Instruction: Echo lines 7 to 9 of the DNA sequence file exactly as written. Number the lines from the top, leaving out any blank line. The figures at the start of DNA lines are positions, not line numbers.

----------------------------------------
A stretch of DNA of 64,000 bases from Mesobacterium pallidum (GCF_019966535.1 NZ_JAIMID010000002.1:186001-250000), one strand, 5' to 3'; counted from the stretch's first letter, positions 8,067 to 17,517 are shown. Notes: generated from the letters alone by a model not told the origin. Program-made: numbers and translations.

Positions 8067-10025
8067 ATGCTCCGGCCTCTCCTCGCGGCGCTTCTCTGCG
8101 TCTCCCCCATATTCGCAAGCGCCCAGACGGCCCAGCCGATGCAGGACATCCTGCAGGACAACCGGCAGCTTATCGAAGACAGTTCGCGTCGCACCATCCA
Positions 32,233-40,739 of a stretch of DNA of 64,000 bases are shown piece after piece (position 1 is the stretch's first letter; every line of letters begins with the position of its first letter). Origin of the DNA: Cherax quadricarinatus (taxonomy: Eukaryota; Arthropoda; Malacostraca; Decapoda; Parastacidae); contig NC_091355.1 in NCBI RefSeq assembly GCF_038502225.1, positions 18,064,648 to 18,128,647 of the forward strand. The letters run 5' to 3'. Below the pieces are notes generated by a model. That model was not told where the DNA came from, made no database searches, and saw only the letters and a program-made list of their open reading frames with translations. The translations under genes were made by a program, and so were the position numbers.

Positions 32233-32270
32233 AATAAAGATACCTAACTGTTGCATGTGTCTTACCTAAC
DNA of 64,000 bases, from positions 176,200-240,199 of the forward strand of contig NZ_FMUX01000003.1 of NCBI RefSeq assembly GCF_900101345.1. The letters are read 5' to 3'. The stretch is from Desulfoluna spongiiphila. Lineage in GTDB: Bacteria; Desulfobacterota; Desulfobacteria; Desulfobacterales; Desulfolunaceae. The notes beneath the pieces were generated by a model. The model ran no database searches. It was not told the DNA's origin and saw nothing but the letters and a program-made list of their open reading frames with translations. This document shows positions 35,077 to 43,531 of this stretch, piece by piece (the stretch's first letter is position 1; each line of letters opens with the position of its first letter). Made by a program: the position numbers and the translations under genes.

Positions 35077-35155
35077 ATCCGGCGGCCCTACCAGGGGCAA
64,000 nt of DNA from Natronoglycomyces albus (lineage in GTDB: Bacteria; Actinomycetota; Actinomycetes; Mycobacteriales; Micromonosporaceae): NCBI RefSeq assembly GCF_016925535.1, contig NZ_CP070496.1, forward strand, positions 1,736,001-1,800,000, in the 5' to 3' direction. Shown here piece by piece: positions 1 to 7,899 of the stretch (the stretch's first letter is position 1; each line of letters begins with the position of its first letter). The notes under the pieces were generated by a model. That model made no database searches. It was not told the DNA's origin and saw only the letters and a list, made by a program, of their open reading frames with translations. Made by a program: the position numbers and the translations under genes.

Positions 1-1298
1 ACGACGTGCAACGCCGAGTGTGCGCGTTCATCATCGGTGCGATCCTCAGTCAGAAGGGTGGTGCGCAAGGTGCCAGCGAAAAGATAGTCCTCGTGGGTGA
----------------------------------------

32233 AATAAAGATACCTAACTGTTGCATGTGTCTTACCTAAC
DNA of 64,000 bases, from positions 176,200-240,199 of the forward strand of contig NZ_FMUX01000003.1 of NCBI RefSeq assembly GCF_900101345.1. The letters are read 5' to 3'. The stretch is from Desulfoluna spongiiphila. Lineage in GTDB: Bacteria; Desulfobacterota; Desulfobacteria; Desulfobacterales; Desulfolunaceae. The notes beneath the pieces were generated by a model. The model ran no database searches. It was not told the DNA's origin and saw nothing but the letters and a program-made list of their open reading frames with translations. This document shows positions 35,077 to 43,531 of this stretch, piece by piece (the stretch's first letter is position 1; each line of letters opens with the position of its first letter). Made by a program: the position numbers and the translations under genes.

Positions 35077-35155